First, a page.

My Danish Christmas Advent Calendar – 6 December (Hearts)

 

Welcome back to My Danish Christmas Advent Calendar!  Join me every day in opening a new door.  Once again, I’ve got a host of goodies to share with you – traditional Danish Christmas recipes, traditions, songs, games, decorations, crafts and landscapes…  So sit back, relax and enjoy!

6 DECEMBER

Yesterday I showed you how to make æbleskiver (Danish Christmas donuts) and today we’re getting our scissors and glue out!  I was at the library on Thursday, looking at all the Xmas books…

And came across some books on how to weave some very intricate hearts… 

The Danes say that “Jul er hjerternes fest“.  That “Christmas is the festival of hearts”.  Yep, look around and you’ll see hearts everywhere.  Gingerbread hearts, crocheted hearts, heart-shaped tree ornaments and Danish woven paper hearts – hanging in windows or on the branches of Christmas trees.

So are you ready to “jule” (yep, the Danes even use the word ‘Christmas’ as a verb!) and make some (easy peasy) Danish Christmas heart crafts?

WOVEN PAPER HEART

My dearly departed Danish father-in-law loved to make things out of paper and was a dab hand at those intricate woven designs. But be warned: in order to do paper weaving, you have to have nimble fingers, bucketloads of patience and Danish blood in your veins.  You’re still determined to try?  Hmm, then I’d suggest borrowing a book from your local Danish library.  Or try, for example, http://www.julidannevang.dk/klip/klip.shtml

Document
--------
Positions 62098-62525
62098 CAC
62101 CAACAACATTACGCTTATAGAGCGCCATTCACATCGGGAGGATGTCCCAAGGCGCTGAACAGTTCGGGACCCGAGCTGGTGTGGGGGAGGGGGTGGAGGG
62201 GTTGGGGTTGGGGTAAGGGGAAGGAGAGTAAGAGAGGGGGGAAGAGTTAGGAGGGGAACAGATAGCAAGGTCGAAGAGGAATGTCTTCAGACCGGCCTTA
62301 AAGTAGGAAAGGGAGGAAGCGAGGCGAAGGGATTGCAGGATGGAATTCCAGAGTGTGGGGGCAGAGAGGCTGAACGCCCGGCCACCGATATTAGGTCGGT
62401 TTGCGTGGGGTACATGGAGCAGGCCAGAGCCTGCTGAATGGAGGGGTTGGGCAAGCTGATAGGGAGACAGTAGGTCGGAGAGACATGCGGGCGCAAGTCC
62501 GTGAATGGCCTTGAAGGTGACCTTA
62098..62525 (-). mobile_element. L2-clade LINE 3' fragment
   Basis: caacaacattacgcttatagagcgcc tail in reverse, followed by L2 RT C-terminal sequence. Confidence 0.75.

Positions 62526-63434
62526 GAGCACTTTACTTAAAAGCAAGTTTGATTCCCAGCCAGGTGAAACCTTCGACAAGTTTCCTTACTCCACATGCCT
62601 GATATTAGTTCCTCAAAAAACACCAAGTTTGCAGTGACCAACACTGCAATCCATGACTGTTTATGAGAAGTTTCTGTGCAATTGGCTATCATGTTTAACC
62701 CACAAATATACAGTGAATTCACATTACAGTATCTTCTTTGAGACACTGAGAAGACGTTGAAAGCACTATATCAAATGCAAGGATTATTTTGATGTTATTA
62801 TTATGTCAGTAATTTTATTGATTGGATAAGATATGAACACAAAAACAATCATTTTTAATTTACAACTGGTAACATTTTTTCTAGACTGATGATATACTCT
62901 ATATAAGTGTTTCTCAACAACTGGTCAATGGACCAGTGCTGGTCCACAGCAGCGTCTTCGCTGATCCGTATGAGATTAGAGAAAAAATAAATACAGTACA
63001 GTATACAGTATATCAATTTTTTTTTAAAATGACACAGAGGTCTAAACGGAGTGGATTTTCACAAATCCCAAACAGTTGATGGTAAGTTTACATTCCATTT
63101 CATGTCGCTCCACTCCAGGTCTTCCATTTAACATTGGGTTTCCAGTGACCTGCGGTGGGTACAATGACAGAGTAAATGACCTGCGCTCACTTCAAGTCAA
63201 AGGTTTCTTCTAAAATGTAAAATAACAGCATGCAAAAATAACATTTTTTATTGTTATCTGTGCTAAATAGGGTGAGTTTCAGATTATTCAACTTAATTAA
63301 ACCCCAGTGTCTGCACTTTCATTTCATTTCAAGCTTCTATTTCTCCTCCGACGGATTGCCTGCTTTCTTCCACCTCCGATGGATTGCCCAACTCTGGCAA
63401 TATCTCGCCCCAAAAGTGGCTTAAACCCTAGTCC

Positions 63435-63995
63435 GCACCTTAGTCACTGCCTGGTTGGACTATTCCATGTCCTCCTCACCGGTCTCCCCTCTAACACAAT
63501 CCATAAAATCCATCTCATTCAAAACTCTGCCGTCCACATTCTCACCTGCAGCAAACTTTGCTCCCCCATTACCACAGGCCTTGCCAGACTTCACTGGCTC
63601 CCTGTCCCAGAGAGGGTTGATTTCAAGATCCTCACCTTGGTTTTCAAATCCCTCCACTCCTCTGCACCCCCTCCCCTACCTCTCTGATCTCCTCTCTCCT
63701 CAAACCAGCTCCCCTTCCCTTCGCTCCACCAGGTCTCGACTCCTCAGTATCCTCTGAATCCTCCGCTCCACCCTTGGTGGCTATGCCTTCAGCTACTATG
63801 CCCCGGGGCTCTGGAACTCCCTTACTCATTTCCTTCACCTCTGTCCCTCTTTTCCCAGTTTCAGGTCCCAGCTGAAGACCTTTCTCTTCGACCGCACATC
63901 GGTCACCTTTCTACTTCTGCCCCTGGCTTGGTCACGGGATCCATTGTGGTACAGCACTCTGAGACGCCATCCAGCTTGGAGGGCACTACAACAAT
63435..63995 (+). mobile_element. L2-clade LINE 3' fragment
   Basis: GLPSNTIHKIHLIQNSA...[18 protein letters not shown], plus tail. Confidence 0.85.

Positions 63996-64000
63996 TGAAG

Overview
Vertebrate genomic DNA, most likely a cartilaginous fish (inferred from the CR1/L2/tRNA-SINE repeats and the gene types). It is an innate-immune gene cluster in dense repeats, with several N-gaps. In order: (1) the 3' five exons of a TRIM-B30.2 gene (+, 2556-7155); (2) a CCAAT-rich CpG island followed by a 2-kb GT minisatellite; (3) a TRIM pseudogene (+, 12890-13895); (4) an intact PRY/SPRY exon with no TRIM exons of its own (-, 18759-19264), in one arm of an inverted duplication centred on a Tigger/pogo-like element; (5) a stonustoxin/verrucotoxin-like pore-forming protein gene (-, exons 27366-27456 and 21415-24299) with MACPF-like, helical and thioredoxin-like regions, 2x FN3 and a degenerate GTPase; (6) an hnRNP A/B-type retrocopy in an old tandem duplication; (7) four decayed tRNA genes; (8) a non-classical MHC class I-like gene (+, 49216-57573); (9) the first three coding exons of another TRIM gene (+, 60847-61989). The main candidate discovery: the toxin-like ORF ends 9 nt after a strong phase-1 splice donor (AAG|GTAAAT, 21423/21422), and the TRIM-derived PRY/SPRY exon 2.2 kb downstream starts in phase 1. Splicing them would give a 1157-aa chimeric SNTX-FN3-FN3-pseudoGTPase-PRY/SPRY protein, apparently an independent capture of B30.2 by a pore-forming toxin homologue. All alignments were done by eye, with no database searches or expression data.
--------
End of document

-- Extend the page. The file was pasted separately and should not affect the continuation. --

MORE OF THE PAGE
But I’m going to show you the two-minute version – the cheat’s version – as taught to me by DD12 (dear daughter, aged 12).  She learned to make the hearts this way when she was at nursery…  You’ll need two pieces of paper or carton in different colours.  (Red and white, if you want to be really traditional.)  Mark out the shape (see below) and draw a line in the middle, up to the point where the edge starts to curve.  Cut out the shapes and then cut along the middle lines.

Turn the white carton at right angles and weave the first ‘finger’ through the red carton.

 

Weave the red ‘finger’ over the white and – hey presto – færdig (done)!  Just add a dab of glue or a piece of sticky tape, to stop the heart from falling apart.  Use blue tack (or, as Danish kids call it, ‘pædagog-snot‘ = ‘teacher snot’!) to fix them on your window pane.  Or add a paper loop, and hang them on the tree. 

 

FABRIC HEART

You could, of course, buy these in the shops.  But the cutest/kitschest/most precious ones are, without doubt, those handmade ones that your little darling brings home from kindergarten, nursery or school.

Super simple.  Cut two heart shapes out of fabric.  Tip: if you use zigzag scissors, you won’t have problems with edges fraying. (Felt fabric is perfect for this job.)  You can make them any size you like, but hearts about the size of your palm work well.

Sew round the edges, leaving an opening for stuffing.  You can use a sewing machine or do it ‘old school’ with a large needle and thick thread.  Stuff the heart, then sew shut. 

Add a loop at the top of the heart, so you can hang it up (on the tree, on a door handle, etc).  You can also add some beads, glitter glue, etc.  We went for the simple look and used this plain ribbon that says “God Jul”.  Which, as you will remember, has nothing to do with God! ;) 

Okay, we’re done!  Don’t forget to tidy up after yourself and check back here tomorrow when we open the next door!

Diane :)


My Danish Christmas Advent Calendar – 2 December

 

Welcome back to My Danish Christmas Advent Calendar!  Join me every day in opening a new door.  Just like last year, I’ve got a host of goodies to share with you – traditional Danish Christmas recipes, traditions, songs, games, decorations, crafts and landscapes…  So sit back, relax and enjoy!

2 DECEMBER